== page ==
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  • Subject


    Dein neues grünes Tank-Top sieht spitze aus.
    Es geht hier um ein Oberteil(Kleidungsstück).
    Ähnlich den Spaghetti-Trägerhemden, nur mit breiteren Trägern und meist auch anders geschnitten.
    Oder anderer Erklärversuch: ein T-shirt ohne Arme, aber mit größerem Ausschnitt
    AuthorgreenSTABILO12 Mar 07, 21:18
    Ergebnisse aus dem Wörterbuch
    tank-top plating [NAUT.]die Doppelbodentankdecke
    it's the same word in English: tank top
    #1AuthorSteveG (292326) 12 Mar 07, 21:19
    ganz sicher?

    ich möchte nicht falsch verstanden werden, da es um eine us-amerikanische schulordung geht!

    #2AuthorgreenSTABILO12 Mar 07, 21:24
    I can't speak for US - they speak a very different language. Tank tops are known in the UK, by everyone, and are not generally liked because they seem old-fashioned and something worn by old men!
    #3AuthorSteveG (292326) 12 Mar 07, 21:26
    ohh... it's a comfortable and for young girl or younger women.
    You usually wear it in your freetime and it's casual.
    #4AuthorgreenSTABILO12 Mar 07, 21:31
    ....and so it is. I've looked on Google Bilder. There are a few designs for men too. An old design has been updated.
    #5AuthorSteveG (292326) 12 Mar 07, 21:35
    Tank top is very familiar , if you want to be more formal for your "Schulordnung" then maybe use: sleeveless shirt made from lightweight fabric?
    #6Author Just Lynn (307973) 12 Mar 07, 21:40
    So what do you think: Can I use the word?
    #7AuthorgreenSTABILO12 Mar 07, 21:41
    I think tank top will be fine for your Americans. I've looked at Google again and there is indeed a logic to what I've said. A tank top in the UK is a sleeveless pullover - so knitwear (this is the thing worn by old men!!) in US/Australian English a tank top is the kind of Spaghetti-Träger thing you mention - in UK English we call them a vest.

    Didn't I say American and British English are totally different languages!!!
    #8AuthorSteveG (292326) 12 Mar 07, 21:50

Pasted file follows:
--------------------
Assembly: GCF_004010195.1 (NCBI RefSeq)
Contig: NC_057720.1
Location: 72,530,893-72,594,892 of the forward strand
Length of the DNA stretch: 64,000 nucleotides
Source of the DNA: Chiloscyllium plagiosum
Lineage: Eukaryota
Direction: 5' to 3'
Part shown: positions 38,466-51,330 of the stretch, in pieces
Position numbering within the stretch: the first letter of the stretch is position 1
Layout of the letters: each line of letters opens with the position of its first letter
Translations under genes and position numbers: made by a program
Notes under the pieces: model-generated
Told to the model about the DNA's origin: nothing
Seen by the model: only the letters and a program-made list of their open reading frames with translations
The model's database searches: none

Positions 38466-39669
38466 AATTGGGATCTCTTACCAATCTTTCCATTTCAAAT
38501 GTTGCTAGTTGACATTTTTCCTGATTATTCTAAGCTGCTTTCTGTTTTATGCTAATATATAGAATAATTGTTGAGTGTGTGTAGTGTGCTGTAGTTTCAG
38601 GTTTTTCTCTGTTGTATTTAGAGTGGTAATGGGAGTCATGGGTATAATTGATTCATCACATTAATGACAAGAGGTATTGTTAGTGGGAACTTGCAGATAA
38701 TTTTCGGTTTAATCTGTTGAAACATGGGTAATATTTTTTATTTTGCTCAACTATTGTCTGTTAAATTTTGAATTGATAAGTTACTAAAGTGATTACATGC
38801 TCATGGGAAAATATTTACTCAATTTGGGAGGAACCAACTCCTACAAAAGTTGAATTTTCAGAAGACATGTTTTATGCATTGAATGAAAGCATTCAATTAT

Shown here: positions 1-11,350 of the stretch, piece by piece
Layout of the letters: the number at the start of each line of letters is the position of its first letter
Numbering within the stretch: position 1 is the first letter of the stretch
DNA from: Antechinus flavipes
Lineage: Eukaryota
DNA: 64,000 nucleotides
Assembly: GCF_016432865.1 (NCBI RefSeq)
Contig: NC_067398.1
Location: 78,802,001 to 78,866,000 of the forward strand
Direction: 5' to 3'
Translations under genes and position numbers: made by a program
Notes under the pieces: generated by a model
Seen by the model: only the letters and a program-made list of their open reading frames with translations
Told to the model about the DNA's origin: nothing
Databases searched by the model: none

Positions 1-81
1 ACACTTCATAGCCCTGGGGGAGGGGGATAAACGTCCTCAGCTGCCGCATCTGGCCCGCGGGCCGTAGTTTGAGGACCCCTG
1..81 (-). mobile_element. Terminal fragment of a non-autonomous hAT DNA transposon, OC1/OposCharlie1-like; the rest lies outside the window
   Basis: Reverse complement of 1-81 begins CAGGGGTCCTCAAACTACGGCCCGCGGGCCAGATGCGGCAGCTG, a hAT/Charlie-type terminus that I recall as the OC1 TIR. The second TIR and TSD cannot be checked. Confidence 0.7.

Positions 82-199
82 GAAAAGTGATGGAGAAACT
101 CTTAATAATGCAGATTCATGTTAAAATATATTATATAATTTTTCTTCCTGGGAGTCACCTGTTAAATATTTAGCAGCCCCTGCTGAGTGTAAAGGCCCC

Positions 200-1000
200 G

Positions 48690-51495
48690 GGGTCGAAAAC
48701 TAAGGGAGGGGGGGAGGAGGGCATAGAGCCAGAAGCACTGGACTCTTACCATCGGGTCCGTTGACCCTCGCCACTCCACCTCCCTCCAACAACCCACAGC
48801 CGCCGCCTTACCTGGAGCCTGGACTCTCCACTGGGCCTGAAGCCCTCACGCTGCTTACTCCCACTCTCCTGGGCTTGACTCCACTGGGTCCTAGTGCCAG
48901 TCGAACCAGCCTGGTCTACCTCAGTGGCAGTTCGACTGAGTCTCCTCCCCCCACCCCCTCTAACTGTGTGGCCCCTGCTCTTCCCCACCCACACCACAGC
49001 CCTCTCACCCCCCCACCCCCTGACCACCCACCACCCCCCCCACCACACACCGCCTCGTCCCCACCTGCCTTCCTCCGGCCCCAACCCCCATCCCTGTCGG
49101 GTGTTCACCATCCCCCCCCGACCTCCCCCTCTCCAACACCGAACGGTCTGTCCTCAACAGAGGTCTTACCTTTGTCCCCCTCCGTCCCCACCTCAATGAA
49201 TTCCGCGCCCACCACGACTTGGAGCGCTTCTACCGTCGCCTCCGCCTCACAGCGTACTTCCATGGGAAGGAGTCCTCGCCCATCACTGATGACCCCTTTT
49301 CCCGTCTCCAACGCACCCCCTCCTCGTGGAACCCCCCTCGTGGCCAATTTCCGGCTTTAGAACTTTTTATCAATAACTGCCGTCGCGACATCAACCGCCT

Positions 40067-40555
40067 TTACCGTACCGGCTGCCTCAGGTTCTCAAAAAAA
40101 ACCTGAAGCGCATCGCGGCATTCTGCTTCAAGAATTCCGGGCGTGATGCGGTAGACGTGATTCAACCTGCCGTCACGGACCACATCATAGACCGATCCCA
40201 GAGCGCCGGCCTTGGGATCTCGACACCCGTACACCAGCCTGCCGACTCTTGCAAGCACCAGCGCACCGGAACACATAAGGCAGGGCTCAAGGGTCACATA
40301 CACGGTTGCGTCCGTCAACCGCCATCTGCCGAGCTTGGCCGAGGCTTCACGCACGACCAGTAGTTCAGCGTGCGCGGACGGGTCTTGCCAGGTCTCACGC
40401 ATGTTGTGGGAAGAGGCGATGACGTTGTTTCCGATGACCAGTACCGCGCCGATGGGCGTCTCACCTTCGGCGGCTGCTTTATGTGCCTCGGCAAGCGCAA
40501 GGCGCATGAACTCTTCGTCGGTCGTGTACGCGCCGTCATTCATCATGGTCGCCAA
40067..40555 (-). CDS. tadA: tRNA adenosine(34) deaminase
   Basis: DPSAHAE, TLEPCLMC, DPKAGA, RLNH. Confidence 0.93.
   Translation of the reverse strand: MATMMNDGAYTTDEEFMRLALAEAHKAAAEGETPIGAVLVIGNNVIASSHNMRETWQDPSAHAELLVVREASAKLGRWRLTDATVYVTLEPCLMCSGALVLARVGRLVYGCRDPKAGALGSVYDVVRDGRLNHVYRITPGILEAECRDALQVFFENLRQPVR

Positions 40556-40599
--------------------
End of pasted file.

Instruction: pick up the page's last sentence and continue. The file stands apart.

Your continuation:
Thank you a lot!!!

    #9AuthorgreenSTABILO12 Mar 07, 21:57
    @ Just Lynn

    I want to use the word in a letter to my family in Texas.
    Just because I want to ask if it is allowed to wear it in school.

    Thank you for your (long) formal explanation!

    #10AuthorgreenSTABILO12 Mar 07, 22:00
    when you write to the people in America put "tank top (sleeveless T-shirt)" then there can be no room for misunderstanding.
    #11AuthorSteveG (292326) 12 Mar 07, 22:07
    'Tank top' is definitely right. You could ask, 'Can you wear tank tops to school? Is there a school dress code?'

    If you know the name of the school, or the district, you might even find information about a dress code on the internet. Try a web search with the words "independent school district" "dress code". (-:
    #12Author hm -- us (236141) 12 Mar 07, 22:13
    F.Y.O. OED entry for BE use: "a close-fitting sleeveless top, typically made of wool and worn over a shirt or blouse."

    Not to say that the fashion industry will never use the term to refer to a different type of T-shirt based top.

    #13AuthorSteveG (292326) 12 Mar 07, 22:20
    Thank you for your inquiry!

    @hm -- us: I will ask my exchange partner because I know the dress code but I want to know if it is required.
    #14AuthorgreenSTABILO12 Mar 07, 22:26
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